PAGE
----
Brian McBride has touched a lot of people over the years through his play on the field and his character off of it. As the legendary American striker announced his retirement Friday at Toyota Park, it seemed fitting to have the Los Angeles Galaxy in town, with their roster full of players and coaches that have had the opportunity to play next to or manage the target striker throughout his decorated 16-year professional career.
The Galaxy bill the likes of some of U.S. Soccer’s past and present stalwarts – names like Donovan, Arena, Jones, Lewis, and Buddle – all who were gracious in giving their memories and thoughts on the legacy McBride will leave when he hangs up his boots at the end of the year.
“He’s a person that we all admire on the field and off,” said former U.S. National Team and current Galaxy head coach Bruce Arena. “He’s had a fabulous career as a player and he’s been great away from the field in every team he’s been involved with. Brian’s the true definition of a team player although obviously his individual play speaks for itself. He was truly a great leader and a guy that always put his team first.”
McBride was perhaps the most impactful player to play under Arena during his eight-year stint in charge of the national team. Their careers sort of rose together as the former D.C. United boss took the job following the United States’ embarrassing exit from the 1998 FIFA World Cup in France.
Seventy-two of McBride’s 95 national team caps and 24 of his 30 goals came during Arena’s tenure. He was the leading scorer at the 2002 CONCACAF Gold Cup, helping the Americans win the tournament for the first time since 1991 and showing a sign of things to come as he helped the U.S. to the quarterfinals of that year’s World Cup in South Korea, scoring the winning goals in victories over Portugal and Mexico.
Having written the book as the quintessential American target forward, McBride created a role that no American forward since has truly been able to fill.
“He was unique in that he was a box player,” continued Arena. “He was a guy on the U.S. team that every team will always have to defend. He’s an absolute warrior – someone you’d always want leading the line for your team. My fondest memories of him are the great goal he scored against Portugal in 2002 and also the effort he put in against Italy in 2006 where he was injured in the first half, took stitches at half time and just had a courageous performance in helping us attain a point against the eventual World Champions. Brian did whatever was necessary for his team to succeed and that’s how I’ll always remember him.”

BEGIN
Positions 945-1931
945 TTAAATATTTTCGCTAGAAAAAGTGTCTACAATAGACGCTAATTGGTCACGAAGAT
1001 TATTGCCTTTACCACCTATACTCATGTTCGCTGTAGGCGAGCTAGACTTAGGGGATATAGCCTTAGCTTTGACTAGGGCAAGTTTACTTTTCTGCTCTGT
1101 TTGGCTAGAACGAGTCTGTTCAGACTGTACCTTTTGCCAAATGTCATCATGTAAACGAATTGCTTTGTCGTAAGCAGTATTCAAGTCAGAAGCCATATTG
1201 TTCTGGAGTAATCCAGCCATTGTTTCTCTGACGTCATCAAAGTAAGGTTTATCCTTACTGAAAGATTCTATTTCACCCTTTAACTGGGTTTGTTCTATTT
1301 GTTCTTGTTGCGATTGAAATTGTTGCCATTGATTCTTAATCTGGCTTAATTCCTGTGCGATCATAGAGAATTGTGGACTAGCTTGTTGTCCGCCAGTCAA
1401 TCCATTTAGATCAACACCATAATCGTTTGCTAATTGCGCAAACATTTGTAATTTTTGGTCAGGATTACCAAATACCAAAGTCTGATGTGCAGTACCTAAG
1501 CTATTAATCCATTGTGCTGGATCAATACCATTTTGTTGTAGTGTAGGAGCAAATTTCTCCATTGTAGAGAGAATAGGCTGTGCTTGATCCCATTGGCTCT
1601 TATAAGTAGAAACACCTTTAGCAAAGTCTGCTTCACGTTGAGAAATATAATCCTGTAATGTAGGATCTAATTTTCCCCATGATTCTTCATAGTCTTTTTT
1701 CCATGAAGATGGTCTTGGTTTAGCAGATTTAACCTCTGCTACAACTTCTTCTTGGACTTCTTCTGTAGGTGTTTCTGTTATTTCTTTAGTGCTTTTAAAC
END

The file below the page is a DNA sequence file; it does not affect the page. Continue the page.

Having played 164 times for the U.S. Men’s National Team, current LA Galaxy assistant coach Cobi Jones appeared 54 times with McBride at the international level. Almost 10 years ago to the day, September 3, 2000, the two linked up for the winning goal in the American’s crucial 1-0 win over Guatemala in CONCACAF World Cup qualifying, while the U.S. was playing a man down. Jones crossed from the right-side of the 18 to an open McBride, who sacrificed his left leg as goalkeeper Edgar Estrada sprawled on top of him. That result helped propel the U.S. into the final round of World Cup qualifying after struggling during the team’s first two matches.
It was plays such as that which separated McBride from other strikers according to Jones.
“Brian’s ability as a target player in the air and on the field were remarkable,” said the all-time U.S. appearance leader. “He was able to hold up the ball regardless of who was marking him and was able to get to crosses regardless of who was in the back. That’s something that was lacking in the past in U.S. Soccer. He was also a true pioneer for Americans going overseas, first to Germany then really making a name for himself in England during his loans with Preston and Everton before signing with Fulham. He’s a quality athlete and a good person overall – someone with a lot of character. I think that’s something a lot of people will say about him.”
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